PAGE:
A Republican former congressman from Montana, Zinke, 57, is a constant target of liberals and environmentalists who have criticized him for his work to weaken environmental rules and for what they call his suspect ethical conduct.

The tit-for-tat between the Cabinet secretary and the congressman quickly escalated into partisan warfare. Members of the Congressional Western Caucus, a mostly Republican group that includes some of Grijalva’s fellow Arizonans, wrote on Twitter that he, not Zinke, was the one who should resign. “Well said, @SecretaryZinke!” the group wrote on Twitter.

Then the Democratic leader, Rep. Nancy Pelosi of California, jumped to Grijalva’s defense, also on Twitter.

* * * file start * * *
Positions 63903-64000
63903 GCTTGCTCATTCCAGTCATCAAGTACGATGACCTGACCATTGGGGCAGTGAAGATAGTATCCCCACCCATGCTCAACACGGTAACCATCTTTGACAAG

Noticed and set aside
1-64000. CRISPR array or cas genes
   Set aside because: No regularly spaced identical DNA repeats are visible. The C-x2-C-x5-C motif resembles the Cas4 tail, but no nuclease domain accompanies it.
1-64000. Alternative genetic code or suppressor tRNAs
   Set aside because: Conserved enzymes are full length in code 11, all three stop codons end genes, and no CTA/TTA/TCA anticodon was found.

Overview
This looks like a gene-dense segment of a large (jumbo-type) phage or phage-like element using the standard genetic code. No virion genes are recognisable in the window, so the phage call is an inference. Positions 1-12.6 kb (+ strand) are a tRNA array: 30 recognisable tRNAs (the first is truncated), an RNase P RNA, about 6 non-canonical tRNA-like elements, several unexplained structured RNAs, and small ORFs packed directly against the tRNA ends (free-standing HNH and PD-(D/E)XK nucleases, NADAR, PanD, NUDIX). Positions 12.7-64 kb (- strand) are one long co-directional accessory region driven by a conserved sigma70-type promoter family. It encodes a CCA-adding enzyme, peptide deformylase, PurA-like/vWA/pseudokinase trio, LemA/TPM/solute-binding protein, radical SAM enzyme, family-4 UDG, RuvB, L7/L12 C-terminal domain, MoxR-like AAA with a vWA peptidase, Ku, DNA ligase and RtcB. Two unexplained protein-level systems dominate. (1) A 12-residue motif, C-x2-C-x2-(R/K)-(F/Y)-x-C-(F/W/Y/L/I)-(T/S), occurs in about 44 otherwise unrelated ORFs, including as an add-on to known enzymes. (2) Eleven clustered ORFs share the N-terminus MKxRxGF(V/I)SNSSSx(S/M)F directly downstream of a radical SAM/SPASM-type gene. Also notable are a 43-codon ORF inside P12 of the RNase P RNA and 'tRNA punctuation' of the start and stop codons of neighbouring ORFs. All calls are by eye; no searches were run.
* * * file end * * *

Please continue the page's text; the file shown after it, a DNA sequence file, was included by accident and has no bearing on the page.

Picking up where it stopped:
“We couldn’t have a clearer contrast with the values-based leadership of @RepRaulGrijalva to protect the planet for our children than @SecretaryZinke’s toxic, special interest agenda,” Pelosi wrote.

Zinke has moved to diminish or undo multiple Obama-era environmental rules on oil drilling and coal mining, while overseeing the largest reduction of federal land protection in the nation’s history, including an effort to slash the size of Bears Ears National Monument in Utah. And he has staffed the agency charged with overseeing the nation’s public lands and national parks with a host of top officials who are former oil lobbyists — notably his deputy, David Bernhardt, a former oil lobbyist who once represented Halliburton, the oil and gas services company run by Dick Cheney before he became vice president. Zinke’s ethics have also come under scrutiny, amid federal investigations into allegations that he abused rules on travel spending and maintained close ties with industries he oversees. In some cases he was cleared, and some investigations were closed because of a lack of cooperation with investigators. But at least one has been referred to the Justice Department — a possible prelude to a criminal investigation.